Unlike conventional taught learning, video games are very successful at keeping players constantly motivated and engaged on a set of tasks for many hours without apparent loss of focus. Additionally, when playing, gamers solve complex problems without experiencing the fatigue or frustration, which would normally accompany a comparable learning task. Any methods able to deliver deep learner engagement are naturally of interest to the academic community, thus resulting in an increasing interest in adopting gamification – the integration of gaming elements, mechanics, and frameworks into non-°©‐game situations and scenarios – as a means to drive student engagement and improve information retention. However, its application to education has been a challenging task, as attempts have generally been restricted to a one-°©‐dimensional approach, such as transposing a trivial reward system onto existing teaching material. The empirical evidence presented in this paper suggests that a gamified, multi-°©‐dimensional, problem-°©‐based learning approach may yield improved outcomes even when applied to a very complex and traditionally dry task like the teaching of computer programming. This quasi-°©‐experimental study employed a real time sequence of scored quizzes, instructor feedback, and live coding to deliver a fully interactive learning experience. By using a combination of the classroom version of the TV game show “Who Wants To Be A Millionaire?”, the “Kahoot!” Classroom Response System (CRS), and Codecademy’s online interactive platform on a Python programming course, students were allowed to experience multiple interlocking methods similar to what would be found in a top quality game experience. Empirical data on learning outcomes from the gamified group were compared with a control group that followed a traditional learning path, which had been used during previous cohorts. Whilst this was a relatively small study, the results were quite interesting in a number of key metrics, including attendance, downloading of course material, and final grades.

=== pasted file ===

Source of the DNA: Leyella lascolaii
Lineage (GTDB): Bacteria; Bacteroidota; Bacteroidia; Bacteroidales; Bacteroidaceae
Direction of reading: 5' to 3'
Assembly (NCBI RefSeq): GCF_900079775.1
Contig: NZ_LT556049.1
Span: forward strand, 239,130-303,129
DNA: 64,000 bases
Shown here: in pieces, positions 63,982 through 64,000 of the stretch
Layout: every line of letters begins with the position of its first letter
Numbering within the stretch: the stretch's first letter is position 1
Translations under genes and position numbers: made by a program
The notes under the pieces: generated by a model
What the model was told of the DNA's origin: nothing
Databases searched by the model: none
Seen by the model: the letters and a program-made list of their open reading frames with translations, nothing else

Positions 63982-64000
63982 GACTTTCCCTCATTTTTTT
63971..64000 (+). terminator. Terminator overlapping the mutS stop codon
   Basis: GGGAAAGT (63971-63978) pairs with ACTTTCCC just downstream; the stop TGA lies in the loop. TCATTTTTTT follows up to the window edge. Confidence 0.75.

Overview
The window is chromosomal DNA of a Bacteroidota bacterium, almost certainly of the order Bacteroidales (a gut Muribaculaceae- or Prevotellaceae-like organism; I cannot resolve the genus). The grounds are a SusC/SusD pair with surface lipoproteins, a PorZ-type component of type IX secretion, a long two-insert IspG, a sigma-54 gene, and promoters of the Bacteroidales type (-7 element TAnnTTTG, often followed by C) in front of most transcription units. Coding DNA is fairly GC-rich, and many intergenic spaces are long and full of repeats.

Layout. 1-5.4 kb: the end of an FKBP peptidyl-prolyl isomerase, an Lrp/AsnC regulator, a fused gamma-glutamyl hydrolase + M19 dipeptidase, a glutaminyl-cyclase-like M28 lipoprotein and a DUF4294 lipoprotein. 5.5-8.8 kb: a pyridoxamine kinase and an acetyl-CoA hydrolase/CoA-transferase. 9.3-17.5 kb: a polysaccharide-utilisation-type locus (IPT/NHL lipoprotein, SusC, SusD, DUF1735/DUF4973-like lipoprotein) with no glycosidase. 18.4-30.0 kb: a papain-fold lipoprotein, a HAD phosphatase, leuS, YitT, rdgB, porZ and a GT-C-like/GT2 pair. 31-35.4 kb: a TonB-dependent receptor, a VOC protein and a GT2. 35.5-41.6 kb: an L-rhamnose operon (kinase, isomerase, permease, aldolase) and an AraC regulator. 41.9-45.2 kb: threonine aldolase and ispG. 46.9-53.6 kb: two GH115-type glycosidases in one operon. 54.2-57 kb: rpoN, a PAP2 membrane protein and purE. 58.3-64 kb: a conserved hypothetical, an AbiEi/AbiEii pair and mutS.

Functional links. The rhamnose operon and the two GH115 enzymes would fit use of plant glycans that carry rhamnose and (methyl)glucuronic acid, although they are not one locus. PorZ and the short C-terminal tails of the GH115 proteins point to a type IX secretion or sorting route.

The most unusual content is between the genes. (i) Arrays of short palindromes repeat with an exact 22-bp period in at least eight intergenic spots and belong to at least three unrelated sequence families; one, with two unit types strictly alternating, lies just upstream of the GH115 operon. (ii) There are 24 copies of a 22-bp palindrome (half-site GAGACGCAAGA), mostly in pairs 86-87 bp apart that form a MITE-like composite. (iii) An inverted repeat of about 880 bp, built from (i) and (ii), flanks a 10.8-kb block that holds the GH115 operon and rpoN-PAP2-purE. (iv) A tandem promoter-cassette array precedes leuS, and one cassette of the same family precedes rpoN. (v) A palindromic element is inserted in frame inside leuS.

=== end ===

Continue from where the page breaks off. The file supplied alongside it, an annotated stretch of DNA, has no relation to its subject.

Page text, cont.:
|Title of host publication||ECGBL 2015 9th European Conference on Games Based Learning|
|Place of Publication||Reading, UK|
|Publisher||Academic Conferences and Publishing International Limited|
|Number of pages||9|
|Publication status||Published - 8 Oct 2015|
|Event||ECGBL 2015 9th European Conference on Games Based Learning - Nord-Trondelag University College, Steinkjer, Norway, 2015|
Duration: 8 Oct 2015 → …
|Conference||ECGBL 2015 9th European Conference on Games Based Learning|
|Period||8/10/15 → …|
- Game-Based Learning
- Learning and Teaching
- Technology-Enhanced Learning
- Virtual Learning Environment
- Classroom Response System
Fotaris, P., Mastoras, T., Leinfellner, R., & Rosunally, Y. (2015). From Hiscore to High Marks: Empirical Study of Teaching Programming Through Gamification. In ECGBL 2015 9th European Conference on Games Based Learning (pp. 186-194). Reading, UK: Academic Conferences and Publishing International Limited.